Kossuth County

Frank Erickson



St. Benedict Boy is Busy Man at Front in Italy

Frank Erickson, a St. Benedict youth, is a member of a Fifth Army group in Italy which serves 20,000 drinks a day to soldiers, with nobody from the W.C.T.U. or an anti-saloon league around to object, though even if there were, they would approve, and highly, for the drinks are plain water—not a drop of booze in sight.

Like threshers or other harvest gangs, soldiers have to have drinks (water) often, and it takes so much water that the army has to assign groups to get the water, free it of possible contamination, and serve it at their own “bar,” wherever that may be.  Their “saloon” has to be open 24 hours daily.  They are always located near a spring or creek if they can find one, but presumably they sometimes have to dispense hauled drinks.

Water is Purified.
When the group finds a supply, no matter whether muddy or contaminated, they draw up the water through a mobile chlorinator and sifter or filter into a canvas tank holding 3000 gallons.  Then trucks take the water in 5-gallon cans to the fighting or other soldiers wherever they may be.

The water also gets what the “water tenders” call “Ph” tests.  Frank has written home that the boys don’t know what that may mean to a chemist, but they don’t care as long as it makes the water safe for their “customers.”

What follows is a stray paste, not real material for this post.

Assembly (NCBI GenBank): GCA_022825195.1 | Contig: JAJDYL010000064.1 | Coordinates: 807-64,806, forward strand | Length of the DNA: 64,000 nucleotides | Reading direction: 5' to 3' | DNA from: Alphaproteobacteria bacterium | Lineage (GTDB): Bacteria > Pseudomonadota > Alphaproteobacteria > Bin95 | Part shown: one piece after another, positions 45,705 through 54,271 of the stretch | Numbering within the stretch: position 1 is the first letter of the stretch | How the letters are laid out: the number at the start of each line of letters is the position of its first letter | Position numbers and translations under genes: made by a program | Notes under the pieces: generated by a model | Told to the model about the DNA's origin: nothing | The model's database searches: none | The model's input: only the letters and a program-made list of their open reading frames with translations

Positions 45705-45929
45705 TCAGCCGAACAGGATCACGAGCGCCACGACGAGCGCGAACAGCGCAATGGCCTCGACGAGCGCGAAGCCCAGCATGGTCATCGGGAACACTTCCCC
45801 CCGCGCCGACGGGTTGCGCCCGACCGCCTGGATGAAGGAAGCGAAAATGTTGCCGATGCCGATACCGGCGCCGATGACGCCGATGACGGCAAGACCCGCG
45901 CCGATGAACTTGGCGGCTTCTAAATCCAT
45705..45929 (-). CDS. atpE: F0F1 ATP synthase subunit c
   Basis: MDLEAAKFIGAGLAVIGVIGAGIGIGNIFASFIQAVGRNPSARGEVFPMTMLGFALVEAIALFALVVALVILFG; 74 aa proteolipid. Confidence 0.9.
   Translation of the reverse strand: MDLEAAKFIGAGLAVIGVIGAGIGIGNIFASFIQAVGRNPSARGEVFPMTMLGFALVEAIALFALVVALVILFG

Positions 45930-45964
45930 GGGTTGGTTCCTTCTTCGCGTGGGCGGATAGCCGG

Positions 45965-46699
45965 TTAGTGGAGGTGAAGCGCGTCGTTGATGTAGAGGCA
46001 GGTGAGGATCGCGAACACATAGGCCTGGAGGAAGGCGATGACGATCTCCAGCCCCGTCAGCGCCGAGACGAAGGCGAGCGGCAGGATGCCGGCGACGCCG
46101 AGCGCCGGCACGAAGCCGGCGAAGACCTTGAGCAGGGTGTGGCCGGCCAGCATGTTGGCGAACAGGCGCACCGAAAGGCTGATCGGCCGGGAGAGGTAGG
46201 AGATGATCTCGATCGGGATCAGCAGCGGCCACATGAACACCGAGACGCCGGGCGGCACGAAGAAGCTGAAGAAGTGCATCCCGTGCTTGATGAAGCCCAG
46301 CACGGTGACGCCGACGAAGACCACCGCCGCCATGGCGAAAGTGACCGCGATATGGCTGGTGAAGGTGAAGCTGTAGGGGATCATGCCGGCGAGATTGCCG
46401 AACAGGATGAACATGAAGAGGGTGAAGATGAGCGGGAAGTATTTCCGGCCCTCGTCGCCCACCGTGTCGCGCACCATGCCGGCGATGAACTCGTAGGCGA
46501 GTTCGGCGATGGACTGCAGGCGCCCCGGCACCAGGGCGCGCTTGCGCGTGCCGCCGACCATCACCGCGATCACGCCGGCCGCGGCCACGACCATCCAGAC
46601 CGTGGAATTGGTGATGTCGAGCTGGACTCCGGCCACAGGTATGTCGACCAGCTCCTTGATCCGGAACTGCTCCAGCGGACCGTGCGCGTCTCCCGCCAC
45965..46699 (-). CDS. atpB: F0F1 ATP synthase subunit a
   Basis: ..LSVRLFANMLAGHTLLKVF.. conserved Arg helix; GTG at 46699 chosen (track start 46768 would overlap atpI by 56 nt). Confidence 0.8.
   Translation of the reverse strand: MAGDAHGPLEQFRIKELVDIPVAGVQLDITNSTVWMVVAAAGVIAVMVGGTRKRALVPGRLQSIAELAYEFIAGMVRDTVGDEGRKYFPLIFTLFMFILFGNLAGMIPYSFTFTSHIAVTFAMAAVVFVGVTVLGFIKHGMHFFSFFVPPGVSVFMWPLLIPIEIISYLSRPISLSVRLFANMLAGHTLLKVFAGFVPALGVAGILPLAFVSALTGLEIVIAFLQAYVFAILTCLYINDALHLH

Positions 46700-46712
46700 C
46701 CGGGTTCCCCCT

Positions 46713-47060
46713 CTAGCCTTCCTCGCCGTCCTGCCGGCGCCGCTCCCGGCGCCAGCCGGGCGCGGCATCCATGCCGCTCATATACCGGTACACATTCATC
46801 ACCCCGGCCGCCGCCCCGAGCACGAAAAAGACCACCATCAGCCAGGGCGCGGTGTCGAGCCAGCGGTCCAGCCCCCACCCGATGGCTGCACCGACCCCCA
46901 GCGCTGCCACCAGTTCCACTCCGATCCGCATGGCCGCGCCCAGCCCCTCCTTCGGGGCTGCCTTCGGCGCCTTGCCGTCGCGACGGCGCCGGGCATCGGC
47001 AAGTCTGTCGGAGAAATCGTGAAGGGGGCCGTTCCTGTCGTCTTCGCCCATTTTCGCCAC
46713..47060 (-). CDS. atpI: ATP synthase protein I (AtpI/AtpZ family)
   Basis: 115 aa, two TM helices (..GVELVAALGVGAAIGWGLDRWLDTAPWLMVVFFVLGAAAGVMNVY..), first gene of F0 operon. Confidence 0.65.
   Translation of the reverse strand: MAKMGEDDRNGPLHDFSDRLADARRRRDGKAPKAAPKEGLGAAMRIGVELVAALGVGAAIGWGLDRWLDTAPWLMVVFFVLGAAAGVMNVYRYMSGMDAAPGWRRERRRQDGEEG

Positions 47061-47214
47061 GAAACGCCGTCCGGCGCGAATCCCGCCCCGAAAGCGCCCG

Frank’s sister, Mrs. Perry Torine, has a clipping from a Minnesota daily paper giving the fore-going information and naming one of the water groups, including Frank.

Mother, Sisters, Brothers.
Frank has three other sisters:  Mrs. John Shay and Mrs. Ben Brink, Bancroft, and Mrs. Ray Olson, Mason City; Eugene and Fred Erickson, St. Benedict; Floyd Erickson, Algona, are Frank’s brothers, and Frank and Fred are twins.  All are children of the late Herman Erickson and of his wife, Mrs. Carrie Erickson, the latter now a patient and seriously sick at the Kossuth hospital.

Frank’s address, in case any of his friends desire further information concerning his brand of booze, which is very scarce at Iowa state liquor stores, is care of the New York postmaster and can be secured from members of his family.

Source: Kossuth County Advance, August 10, 1944